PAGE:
Newfoundland and Labrador Bruins. Is Your Wall Big Enough?

Wherever I travel to hunt black bears, I always compare it to Newfoundland and Labrador (NL). After successfully hunting there several times, I have little doubt that this location is home to some of the largest black bears, offering some of the best hunting opportunities on the continent. Whether you hunt with a rifle, muzzleloader or bow, if you want a chance at a trophy bruin, few places offer such high odds at success. High success rates, an outfitting establishment that delivers more than it advertises, and competitive prices – NL is difficult to beat.

There are many aspects about a NL bear hunt that make it worth undertaking, but it always comes back to the bears. It has been written that black bears here have a tendency to run larger than those on mainland North America, due to a genetic predisposition and light hunting pressure. I have seen and taken some of largest bruins on the island and every year examples in the 400- and 500-pound class are harvested. The largest bear ever taken on the island portion of the province tipped the scales at 687 pounds. Not many places I know have topped it. This doesn’t mean you won’t see smaller or ‘average’ bears. The best chances for a trophy in terms of overall body weight are during the fall season after a summer of heavy feeding on berries and other native fruits. Record-book bear heads are taken during the spring season as well. Another thing that few places offer is the opportunity for fall bear hunters to combine their hunt with a chance at woodland caribou or moose, while spring hunters can also wet a line.

One of the things about NL bear hunting is you can practically bet the house and rest assured you will see bears. With an estimated bear population of just over 10,000, the bear density is one of the highest on the continent. Most days out you won’t see just one bear, but several. Add in long seasons and camps accessible by vehicle, boat, float plane, or helicopter – there’s virtually something for everyone.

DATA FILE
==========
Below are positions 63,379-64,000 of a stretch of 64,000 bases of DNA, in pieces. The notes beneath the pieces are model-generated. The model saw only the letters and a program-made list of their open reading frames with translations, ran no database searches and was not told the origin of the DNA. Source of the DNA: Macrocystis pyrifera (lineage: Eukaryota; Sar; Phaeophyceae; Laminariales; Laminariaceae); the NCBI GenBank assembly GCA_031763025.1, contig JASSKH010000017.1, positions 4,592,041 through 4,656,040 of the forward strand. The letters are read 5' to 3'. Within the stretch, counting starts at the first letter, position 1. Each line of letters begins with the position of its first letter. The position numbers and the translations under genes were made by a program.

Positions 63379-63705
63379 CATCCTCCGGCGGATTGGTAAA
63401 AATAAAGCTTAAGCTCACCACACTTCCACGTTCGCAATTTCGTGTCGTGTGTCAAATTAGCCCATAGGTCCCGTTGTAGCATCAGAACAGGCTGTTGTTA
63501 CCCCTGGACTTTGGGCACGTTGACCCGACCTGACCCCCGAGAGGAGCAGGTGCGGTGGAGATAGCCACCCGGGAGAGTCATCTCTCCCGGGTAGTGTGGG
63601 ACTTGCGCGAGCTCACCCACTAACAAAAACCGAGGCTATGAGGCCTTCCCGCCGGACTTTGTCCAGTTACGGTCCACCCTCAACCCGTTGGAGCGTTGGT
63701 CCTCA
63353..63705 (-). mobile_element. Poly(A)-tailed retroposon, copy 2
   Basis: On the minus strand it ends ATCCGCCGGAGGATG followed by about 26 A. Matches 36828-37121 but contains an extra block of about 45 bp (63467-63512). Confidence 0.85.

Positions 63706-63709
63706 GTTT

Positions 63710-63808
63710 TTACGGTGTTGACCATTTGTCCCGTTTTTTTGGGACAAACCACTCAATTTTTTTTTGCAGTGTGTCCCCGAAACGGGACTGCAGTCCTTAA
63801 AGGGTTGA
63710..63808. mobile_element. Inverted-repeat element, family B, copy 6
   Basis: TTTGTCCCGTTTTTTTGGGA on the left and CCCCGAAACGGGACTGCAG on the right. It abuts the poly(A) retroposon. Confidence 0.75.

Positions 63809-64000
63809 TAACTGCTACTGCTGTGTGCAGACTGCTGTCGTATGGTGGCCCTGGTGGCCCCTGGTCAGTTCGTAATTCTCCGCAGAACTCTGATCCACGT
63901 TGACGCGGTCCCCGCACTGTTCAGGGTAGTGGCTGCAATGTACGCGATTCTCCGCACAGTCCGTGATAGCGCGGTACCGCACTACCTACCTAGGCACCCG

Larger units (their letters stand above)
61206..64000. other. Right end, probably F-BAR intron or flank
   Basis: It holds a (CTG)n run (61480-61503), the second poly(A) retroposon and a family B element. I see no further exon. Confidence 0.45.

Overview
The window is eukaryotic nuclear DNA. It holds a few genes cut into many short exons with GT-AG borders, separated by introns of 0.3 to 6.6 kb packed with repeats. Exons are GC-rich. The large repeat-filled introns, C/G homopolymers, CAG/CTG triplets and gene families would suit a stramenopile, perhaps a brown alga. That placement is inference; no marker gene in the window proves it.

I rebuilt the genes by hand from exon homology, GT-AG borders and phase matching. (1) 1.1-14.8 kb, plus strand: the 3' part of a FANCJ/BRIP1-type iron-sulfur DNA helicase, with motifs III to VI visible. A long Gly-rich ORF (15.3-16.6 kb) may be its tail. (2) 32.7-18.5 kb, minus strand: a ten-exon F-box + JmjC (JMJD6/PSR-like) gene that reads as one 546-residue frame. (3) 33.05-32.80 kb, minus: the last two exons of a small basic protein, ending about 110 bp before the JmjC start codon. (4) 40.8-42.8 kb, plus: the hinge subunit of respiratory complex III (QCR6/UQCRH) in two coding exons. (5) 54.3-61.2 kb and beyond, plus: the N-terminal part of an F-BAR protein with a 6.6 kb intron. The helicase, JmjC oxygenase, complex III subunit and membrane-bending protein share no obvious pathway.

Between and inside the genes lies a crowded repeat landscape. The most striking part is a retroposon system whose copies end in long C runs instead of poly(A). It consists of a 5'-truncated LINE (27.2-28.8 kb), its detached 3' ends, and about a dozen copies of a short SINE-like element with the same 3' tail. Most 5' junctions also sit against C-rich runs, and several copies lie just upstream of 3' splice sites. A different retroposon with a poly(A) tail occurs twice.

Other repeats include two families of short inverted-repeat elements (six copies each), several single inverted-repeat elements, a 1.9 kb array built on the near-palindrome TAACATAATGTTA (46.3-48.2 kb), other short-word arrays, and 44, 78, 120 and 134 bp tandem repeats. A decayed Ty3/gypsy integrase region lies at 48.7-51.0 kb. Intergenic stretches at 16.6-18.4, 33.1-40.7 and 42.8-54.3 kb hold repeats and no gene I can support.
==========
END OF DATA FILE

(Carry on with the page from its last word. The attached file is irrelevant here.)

And then there is the Labrador portion of the province. The number of outfitters offering spring bear hunts is limited at present, but judging by what I saw on a recent hunt, that will undoubtedly change once word gets out. Labrador has drawn very low hunting pressure, yet it has lots of bear – some outfitters say too many bears. It remains an untapped bear hunting territory, something increasingly difficult to find these days, and it has the potential to be one of the finest bear hunting areas on the continent. If you want to get in on the early possibilities for a trophy bruin, now is the time to go. The spring and fall seasons are also generously long, and the legal bag limit allows two bears per licence, which means hunters are allowed two bears in the spring. 

NL has lots to offer the bear hunter. So much so, it’s put the province on the top of my list – where it’s sure to stay.
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